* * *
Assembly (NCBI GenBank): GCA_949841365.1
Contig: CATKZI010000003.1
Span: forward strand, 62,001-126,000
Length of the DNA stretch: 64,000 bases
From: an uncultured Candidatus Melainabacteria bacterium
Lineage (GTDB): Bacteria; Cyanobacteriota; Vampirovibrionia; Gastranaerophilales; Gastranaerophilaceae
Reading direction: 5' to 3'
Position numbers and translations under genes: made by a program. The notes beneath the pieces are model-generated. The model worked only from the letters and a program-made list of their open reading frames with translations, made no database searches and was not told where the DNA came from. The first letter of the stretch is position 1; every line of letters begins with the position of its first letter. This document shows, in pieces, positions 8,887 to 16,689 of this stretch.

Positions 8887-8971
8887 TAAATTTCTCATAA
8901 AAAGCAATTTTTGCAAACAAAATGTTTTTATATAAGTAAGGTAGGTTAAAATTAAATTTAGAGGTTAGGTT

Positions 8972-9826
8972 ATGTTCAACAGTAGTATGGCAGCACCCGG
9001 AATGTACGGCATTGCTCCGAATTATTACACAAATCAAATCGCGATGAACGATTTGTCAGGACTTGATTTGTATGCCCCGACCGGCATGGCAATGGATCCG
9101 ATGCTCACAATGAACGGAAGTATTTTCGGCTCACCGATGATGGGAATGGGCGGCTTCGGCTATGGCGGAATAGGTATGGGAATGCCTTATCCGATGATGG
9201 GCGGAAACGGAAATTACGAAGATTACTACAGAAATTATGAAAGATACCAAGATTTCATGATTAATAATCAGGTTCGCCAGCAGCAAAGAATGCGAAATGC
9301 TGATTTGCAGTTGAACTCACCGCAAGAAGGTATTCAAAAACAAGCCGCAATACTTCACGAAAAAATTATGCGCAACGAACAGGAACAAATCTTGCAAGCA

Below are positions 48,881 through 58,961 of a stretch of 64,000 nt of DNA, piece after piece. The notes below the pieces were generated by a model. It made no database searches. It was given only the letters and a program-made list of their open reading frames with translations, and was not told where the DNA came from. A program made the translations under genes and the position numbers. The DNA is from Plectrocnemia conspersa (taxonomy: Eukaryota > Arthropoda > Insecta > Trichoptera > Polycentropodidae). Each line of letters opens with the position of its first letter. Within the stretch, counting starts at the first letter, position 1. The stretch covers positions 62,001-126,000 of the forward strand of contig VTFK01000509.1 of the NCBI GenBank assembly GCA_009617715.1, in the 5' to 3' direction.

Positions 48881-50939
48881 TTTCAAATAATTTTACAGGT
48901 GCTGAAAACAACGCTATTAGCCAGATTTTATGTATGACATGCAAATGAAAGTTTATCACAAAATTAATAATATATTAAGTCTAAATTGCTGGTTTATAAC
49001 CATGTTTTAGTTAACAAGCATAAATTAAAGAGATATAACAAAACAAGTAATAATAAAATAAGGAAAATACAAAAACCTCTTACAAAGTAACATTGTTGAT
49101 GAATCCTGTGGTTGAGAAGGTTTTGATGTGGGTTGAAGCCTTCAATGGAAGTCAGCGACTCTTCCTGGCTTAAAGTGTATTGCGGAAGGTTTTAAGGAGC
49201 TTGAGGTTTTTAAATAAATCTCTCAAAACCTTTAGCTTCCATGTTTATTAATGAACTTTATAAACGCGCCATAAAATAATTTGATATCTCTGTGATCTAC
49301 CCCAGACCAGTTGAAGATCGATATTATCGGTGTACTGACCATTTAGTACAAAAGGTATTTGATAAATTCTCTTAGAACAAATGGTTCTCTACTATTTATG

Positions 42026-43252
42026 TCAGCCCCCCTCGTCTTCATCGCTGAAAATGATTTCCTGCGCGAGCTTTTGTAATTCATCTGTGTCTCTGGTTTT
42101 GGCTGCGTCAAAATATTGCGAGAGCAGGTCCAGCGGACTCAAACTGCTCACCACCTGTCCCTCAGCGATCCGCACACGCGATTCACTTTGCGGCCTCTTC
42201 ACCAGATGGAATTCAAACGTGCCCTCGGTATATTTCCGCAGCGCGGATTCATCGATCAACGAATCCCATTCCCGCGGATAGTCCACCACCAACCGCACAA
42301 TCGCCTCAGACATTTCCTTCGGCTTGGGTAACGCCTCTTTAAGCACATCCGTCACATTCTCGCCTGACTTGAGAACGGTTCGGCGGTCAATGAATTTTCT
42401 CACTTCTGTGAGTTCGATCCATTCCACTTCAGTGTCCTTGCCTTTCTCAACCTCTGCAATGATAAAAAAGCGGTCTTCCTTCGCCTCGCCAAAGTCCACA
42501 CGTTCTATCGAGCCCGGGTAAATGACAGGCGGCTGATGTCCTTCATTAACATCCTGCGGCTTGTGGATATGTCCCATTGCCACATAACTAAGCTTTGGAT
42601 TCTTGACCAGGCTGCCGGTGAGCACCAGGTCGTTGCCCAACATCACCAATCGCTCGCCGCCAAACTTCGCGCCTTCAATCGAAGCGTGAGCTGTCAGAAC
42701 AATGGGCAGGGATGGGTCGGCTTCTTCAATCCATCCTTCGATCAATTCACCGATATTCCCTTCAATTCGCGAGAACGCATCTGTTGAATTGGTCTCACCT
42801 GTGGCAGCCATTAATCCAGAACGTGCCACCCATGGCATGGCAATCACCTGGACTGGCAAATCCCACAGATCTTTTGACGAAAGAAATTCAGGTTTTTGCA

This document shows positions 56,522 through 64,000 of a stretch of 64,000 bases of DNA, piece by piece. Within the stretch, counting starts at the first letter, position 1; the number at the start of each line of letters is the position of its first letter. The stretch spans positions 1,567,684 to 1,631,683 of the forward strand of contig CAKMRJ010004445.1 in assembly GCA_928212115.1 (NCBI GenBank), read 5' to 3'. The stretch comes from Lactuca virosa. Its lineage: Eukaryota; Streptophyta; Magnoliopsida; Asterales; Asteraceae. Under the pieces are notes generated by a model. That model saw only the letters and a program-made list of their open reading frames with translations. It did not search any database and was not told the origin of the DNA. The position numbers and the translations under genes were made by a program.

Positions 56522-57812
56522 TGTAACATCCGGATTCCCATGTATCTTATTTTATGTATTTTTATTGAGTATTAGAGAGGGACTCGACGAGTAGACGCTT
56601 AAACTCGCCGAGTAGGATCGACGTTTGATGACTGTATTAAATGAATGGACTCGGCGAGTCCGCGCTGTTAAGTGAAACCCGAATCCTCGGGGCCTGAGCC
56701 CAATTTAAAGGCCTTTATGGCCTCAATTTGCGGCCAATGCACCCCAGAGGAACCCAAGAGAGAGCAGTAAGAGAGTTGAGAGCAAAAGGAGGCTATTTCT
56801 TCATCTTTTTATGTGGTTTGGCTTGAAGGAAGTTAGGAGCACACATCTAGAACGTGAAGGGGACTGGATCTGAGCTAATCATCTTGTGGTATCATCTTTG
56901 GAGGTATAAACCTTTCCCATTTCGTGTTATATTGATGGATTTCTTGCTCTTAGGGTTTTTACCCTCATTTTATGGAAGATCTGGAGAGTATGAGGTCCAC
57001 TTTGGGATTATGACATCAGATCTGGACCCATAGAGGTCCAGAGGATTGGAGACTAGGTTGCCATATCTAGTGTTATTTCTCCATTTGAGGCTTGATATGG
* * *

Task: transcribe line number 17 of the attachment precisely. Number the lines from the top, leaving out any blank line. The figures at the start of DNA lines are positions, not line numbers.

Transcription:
9301 TGATTTGCAGTTGAACTCACCGCAAGAAGGTATTCAAAAACAAGCCGCAATACTTCACGAAAAAATTATGCGCAACGAACAGGAACAAATCTTGCAAGCA